He’s introduced some pretty innovative ideas that we dig into in the interview.
He started his career in HiFi getting involved of everything from sales to installation and service then moved on to working as a lead technician for a commercial integration company before landing at the University of Notre Dame where he helps support their technology needs.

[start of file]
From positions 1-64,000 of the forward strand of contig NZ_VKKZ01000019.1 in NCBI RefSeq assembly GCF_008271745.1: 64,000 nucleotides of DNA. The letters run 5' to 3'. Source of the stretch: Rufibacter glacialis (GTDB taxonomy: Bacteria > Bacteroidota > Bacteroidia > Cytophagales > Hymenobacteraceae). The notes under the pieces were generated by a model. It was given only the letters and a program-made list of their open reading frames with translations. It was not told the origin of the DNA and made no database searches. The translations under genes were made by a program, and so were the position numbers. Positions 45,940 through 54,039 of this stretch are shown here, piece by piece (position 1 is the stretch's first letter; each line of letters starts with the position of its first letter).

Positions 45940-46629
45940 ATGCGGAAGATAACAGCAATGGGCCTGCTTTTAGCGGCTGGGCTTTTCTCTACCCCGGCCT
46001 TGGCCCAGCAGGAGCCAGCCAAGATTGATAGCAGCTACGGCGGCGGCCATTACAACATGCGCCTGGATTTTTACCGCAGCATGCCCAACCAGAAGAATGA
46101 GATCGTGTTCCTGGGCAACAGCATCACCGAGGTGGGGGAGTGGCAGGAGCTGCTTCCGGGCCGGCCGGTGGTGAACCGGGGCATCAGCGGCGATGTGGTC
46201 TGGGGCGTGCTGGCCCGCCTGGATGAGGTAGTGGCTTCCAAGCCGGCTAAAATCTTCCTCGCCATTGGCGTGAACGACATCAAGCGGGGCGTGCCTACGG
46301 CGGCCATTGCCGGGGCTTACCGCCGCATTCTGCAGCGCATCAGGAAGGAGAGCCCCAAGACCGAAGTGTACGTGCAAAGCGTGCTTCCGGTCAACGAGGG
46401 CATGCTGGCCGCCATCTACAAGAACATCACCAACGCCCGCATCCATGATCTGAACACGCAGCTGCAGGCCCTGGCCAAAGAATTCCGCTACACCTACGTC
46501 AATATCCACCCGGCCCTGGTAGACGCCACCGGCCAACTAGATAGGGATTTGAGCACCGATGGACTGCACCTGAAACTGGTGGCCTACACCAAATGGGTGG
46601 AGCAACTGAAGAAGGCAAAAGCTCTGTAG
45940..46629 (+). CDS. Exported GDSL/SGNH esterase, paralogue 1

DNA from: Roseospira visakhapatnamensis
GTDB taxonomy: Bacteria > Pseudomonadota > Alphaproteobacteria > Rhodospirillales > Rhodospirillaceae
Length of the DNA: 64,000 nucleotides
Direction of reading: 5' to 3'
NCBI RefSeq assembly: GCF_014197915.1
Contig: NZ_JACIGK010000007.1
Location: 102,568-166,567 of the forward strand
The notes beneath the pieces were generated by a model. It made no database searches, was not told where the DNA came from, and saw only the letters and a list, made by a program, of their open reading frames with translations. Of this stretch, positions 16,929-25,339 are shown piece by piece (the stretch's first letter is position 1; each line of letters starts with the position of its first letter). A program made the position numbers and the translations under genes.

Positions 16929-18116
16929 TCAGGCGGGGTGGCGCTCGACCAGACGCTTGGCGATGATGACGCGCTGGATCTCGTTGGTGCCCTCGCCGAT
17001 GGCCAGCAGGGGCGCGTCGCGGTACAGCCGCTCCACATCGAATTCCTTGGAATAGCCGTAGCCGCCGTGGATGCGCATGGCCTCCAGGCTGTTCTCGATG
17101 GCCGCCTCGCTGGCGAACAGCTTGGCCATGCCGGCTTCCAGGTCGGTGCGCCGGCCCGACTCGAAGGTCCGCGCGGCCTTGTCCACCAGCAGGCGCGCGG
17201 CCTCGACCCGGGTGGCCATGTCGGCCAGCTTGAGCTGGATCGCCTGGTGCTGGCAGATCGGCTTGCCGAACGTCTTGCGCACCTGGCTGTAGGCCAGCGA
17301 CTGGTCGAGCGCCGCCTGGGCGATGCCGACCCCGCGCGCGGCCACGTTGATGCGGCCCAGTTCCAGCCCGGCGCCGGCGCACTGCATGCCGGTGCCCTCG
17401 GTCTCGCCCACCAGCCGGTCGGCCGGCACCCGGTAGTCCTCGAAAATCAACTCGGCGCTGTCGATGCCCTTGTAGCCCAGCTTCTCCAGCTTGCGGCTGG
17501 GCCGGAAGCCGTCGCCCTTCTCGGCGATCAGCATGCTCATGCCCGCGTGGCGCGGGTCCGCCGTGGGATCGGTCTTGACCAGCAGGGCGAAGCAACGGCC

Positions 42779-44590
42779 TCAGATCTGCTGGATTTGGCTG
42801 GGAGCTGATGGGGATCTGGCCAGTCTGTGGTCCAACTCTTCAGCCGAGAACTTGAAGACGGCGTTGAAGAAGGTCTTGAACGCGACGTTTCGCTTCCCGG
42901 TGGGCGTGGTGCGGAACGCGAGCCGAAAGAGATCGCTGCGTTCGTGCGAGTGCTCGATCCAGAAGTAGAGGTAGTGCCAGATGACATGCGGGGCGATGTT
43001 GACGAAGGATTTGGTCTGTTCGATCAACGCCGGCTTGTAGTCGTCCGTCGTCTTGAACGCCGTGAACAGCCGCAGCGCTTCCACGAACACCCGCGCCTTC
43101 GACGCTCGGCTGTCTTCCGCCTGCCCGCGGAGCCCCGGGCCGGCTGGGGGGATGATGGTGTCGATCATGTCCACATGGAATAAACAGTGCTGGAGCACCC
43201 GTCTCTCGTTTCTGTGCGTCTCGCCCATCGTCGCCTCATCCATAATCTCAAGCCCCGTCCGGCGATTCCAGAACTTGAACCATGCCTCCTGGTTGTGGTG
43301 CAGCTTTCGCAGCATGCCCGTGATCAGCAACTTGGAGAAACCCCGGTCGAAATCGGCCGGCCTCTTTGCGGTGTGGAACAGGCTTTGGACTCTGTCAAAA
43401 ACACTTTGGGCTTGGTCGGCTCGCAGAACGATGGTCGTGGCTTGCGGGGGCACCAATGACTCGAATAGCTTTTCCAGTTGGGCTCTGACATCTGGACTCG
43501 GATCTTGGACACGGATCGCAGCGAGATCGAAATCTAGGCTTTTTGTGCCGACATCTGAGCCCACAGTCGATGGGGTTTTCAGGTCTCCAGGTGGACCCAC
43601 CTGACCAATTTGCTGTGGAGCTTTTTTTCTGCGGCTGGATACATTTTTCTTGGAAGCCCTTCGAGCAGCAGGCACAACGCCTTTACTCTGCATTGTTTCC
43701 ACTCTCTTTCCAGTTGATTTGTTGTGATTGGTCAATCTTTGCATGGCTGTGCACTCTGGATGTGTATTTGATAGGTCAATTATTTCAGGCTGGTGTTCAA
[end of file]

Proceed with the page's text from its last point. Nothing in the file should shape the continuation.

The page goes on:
Here is one of Jim’s presentations on 3D Printing.